ACA insurers seeking premium hikes as high as 49% due to policy uncertainty

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 - ACAmoney

In an analysis of what Affordable Care Act (ACA) exchange insurers are requesting to charge customers in 21 major cities in 2018, the Kaiser Family Foundation found the cost for the second-lowest silver-level plan will range from $244 to $631 per month, with most enrollees cushioned from the price hikes by federal subsidies.

Percentage-wise, the changes range from a 5 percent drop in Providence, Rhode Island, (the only city on the list seeing a decrease in premiums) to a 49 percent increase in Wilmington, Delaware, (which is the $631 per month figure mentioned above) based on a 40-year-old customer who doesn’t smoke and makes $30,000 per year. After accounting for the ACA subsidy, the premium in all states would be $201 per month, a 3 percent drop from last year’s post-subsidy rate.

These rates can change, with insurer deadlines varying from state to state. For exchanges that use the federal Healthcare.gov site, insurers will have to finalize their 2018 rates by the end of September and then can’t revise their rates or service areas until the following year. Between the attempts to repeal and/or replace the ACA and the Trump administration’s moves on not enforcing the individual mandate or possibly pulling cost-sharing reduction (CSRs) subsidies to insurers, plenty of uncertainty remains for insurance companies, which Kaiser researchers said is being priced into rate requests.

“Some states have attempted to standardize the process by requesting rate submissions under multiple scenarios, while other states appear to have left the decision up to each individual company,” the Kaiser analysis said. “There is no standard place in the filings where insurers across all states can explain this type of assumption, and some states do not post complete filings to allow the public to examine which assumptions insurers are making.”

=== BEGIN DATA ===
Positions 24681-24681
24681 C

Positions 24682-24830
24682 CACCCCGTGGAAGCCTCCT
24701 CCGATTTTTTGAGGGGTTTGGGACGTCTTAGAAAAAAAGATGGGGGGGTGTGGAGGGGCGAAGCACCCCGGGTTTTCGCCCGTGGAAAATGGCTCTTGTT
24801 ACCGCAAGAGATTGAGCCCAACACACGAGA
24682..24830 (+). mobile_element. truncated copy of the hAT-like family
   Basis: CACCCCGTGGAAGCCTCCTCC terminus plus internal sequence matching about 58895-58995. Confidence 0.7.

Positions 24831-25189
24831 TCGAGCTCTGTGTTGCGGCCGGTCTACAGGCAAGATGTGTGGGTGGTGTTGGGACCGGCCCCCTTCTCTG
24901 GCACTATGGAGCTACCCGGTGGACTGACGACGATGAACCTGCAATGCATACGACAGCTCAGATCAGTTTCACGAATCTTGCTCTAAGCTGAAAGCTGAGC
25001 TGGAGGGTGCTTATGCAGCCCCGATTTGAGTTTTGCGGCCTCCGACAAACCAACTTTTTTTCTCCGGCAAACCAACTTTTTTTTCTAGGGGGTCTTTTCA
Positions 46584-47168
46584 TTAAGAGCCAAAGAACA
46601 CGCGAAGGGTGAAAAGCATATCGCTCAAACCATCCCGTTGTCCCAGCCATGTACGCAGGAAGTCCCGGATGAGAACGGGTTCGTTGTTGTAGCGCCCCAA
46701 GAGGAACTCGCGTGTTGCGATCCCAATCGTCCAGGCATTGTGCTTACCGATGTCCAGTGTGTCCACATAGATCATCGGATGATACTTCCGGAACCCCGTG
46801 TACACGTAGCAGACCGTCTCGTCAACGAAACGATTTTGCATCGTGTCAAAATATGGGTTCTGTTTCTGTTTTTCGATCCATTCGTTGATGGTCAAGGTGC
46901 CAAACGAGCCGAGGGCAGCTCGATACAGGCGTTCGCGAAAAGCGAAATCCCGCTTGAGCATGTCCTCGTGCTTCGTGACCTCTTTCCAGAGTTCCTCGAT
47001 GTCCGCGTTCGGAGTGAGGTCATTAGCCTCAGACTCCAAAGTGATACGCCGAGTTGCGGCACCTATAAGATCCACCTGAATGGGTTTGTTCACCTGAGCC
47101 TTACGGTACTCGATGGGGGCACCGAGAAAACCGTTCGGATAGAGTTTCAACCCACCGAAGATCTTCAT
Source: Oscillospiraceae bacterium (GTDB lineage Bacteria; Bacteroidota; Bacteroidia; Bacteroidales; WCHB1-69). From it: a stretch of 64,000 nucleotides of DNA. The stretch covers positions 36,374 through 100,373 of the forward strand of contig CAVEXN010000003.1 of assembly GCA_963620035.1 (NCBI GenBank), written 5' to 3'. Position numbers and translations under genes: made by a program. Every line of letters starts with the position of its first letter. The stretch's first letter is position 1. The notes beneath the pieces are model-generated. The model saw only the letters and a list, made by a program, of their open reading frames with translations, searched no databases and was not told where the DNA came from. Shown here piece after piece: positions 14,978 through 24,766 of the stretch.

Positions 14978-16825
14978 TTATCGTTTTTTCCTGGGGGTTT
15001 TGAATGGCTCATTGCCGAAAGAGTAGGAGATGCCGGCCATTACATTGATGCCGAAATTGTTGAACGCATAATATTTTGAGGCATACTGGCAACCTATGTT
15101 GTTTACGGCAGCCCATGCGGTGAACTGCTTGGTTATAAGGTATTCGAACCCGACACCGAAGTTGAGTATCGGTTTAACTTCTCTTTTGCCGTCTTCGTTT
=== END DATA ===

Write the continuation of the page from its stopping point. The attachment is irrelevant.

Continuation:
Insurers assuming the Trump administration won’t enforce the individual mandate are requesting an additional hike of up to 20 percent above their rate request, a figure that was cited by multiple insurers, including Maryland’s CareFirst Blue Choice and New Mexico Health Connections. If CSRs are either cut or not guaranteed, insurers said they would raise rates by an additional 3 to 10 percent above their initial request, or by as much as 38 percent when the increases would only apply to silver-level plans.

The analysis also showed a decrease in insurer participation since the exchanges opened. In 2014, the 20 states (plus the District of Columbia) analyzed by Kaiser had an average of 5.7 insurers participating per state. That rose to a high of 6.7 in 2015 and has fallen ever since, down to 5.1 in 2017 and a projected 4.6 in 2018. The state with the biggest requested hike, Delaware, is also the only one on the list with only a single participating insurer after Aetna’s exit.